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|Surgery - Urology|
|Family Medicine (FM)/General Practice (GP)|
|General Internal Medicine-Primary Care(US)|
Importance: Urinary stone disease is a common presentation in the emergency department, and a-adrenergic receptor blockers, such as tamsulosin, are commonly used to facilitate stone passage.
Objective: To determine if tamsulosin promotes the passage of urinary stones within 28 days among emergency department patients.
Design, Setting, and Participants: We conducted a double-blind, placebo-controlled clinical trial from 2008 to 2009 (first phase) and then from 2012 to 2016 (second phase). Participants were followed for 90 days. The first phase was conducted at a single US emergency department; the second phase was conducted at 6 US emergency departments. Adult patients were eligible to participate if they presented with a symptomatic urinary stone in the ureter less than 9 mm in diameter, as demonstrated on computed tomography.
Interventions: Participants were randomized to treatment with either tamsulosin, 0.4 mg, or matching placebo daily for 28 days.
Main Outcomes and Measures: The primary outcome was stone passage based on visualization or capture by the study participant by day 28. Secondary outcomes included crossover to open-label tamsulosin, time to stone passage, return to work, use of analgesic medication, hospitalization, surgical intervention, and repeated emergency department visit for urinary stones.
Results: The mean age of 512 participants randomized to tamsulosin or placebo was 40.6 years (range, 18-74 years), 139 (27.1%) were female, and 110 (22.8%) were nonwhite. The mean (SD) diameter of the urinary stones was 3.8 (1.4) mm. Four hundred ninety-seven patients were evaluated for the primary outcome. Stone passage rates were 50% in the tamsulosin group and 47% in the placebo group (relative risk, 1.05; 95.8% CI, 0.87-1.27; P = .60), a nonsignificant difference. None of the secondary outcomes were significantly different. All analyses were performed according to the intention-to-treat principle, although patients lost to follow-up before stone passage were excluded from the analysis of final outcome.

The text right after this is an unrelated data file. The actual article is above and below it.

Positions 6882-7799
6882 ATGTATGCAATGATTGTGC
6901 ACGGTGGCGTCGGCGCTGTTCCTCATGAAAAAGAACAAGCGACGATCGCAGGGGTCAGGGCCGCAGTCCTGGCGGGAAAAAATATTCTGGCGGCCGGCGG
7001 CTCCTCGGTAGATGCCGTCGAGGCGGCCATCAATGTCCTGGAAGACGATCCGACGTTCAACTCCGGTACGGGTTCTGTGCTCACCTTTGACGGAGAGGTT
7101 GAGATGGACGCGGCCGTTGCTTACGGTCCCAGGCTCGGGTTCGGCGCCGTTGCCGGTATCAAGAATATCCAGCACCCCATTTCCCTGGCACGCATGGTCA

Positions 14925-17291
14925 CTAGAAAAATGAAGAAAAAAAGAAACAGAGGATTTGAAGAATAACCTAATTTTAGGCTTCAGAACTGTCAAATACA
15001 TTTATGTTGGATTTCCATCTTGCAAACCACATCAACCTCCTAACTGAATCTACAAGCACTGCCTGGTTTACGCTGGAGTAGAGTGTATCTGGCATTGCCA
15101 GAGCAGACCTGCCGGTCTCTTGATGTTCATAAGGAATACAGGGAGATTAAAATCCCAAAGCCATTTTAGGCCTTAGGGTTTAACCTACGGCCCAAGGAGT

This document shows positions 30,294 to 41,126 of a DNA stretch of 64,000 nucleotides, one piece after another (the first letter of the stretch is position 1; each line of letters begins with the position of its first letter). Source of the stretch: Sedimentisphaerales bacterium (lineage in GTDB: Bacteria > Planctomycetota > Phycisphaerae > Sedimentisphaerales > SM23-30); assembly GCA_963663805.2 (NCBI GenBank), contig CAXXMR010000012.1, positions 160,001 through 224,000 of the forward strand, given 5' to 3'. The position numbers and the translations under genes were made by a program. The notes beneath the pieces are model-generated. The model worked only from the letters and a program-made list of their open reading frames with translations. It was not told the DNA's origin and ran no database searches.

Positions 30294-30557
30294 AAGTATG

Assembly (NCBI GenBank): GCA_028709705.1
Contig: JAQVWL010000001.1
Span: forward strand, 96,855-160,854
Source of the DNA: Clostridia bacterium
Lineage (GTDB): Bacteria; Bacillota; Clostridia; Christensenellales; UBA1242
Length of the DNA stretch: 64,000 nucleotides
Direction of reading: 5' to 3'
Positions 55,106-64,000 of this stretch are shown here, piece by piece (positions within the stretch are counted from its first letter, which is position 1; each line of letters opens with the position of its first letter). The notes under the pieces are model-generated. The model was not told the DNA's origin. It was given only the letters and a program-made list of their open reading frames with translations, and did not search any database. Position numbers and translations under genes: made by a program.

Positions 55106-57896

Conclusions and Relevance: Tamsulosin did not significantly increase the stone passage rate compared with placebo. Our findings do not support the use of tamsulosin for symptomatic urinary stones smaller than 9 mm. Guidelines for medical expulsive therapy for urinary stones may need to be revised.
Trial Registration: ClinicalTrials.gov Identifier: NCT00382265.
This is a well performed study but is under-powered, particularly for determining the effect on larger stones. Most patients had stones <5 mm, located distally or at the UVJ. Small distal stones are less likely to benefit from medical expulsive therapy; however, the spontaneous passage rate in this study was surprisingly low with either placebo or tamsulosin. Ye`s well done study of nearly 3500 patients with 4-7 mm stones (all distal), found that tamsulosin was beneficial for 6-7mm stones (n=2180), but not for 4-5 mm stones (n=1116). Although that study was not exclusively ED patients, it is likely as close to the "truth" as we are going to get for this question. What size proximal stone might benefit is still unclear.
As a surgeon, I found this a good example of a well designed randomized study assessing the immediate impact of an intervention. The study was well planned to meet its objectives.
The investigators found no difference in kidney stone passage for patients given tamsulosin or placebo among patients with kidney stones under nine millimeters. Surprisingly, 1099 patients of the 1899 patients assessed for eligibility were excluded because they didn`t meet the inclusion criteria (age >=18 years, evidence of ureterolithiasis on CT with confident diagnosis, willingness to participate and proceed with standard outpatient management and had a telephone for follow-up). The accompanying editorial describes a separate trial in China suggesting a benefit for patients with a stone > 5 millimeters in size, but this trial had only 43 patients with a stone that large. The only significant difference in adverse event rates was abnormal ejaculation among males (18.2% vs 7.4%). I don`t think this evidence is strong enough to change existing treatment patterns for providers managing patients with this condition.
The study did not find that tamsulosin increased stone passage for stones >5 mm. The accompanying editorial indicates that other studies have shown benefit in those with stones >5mm.
Statistical and clinical significance is highlighted by these results.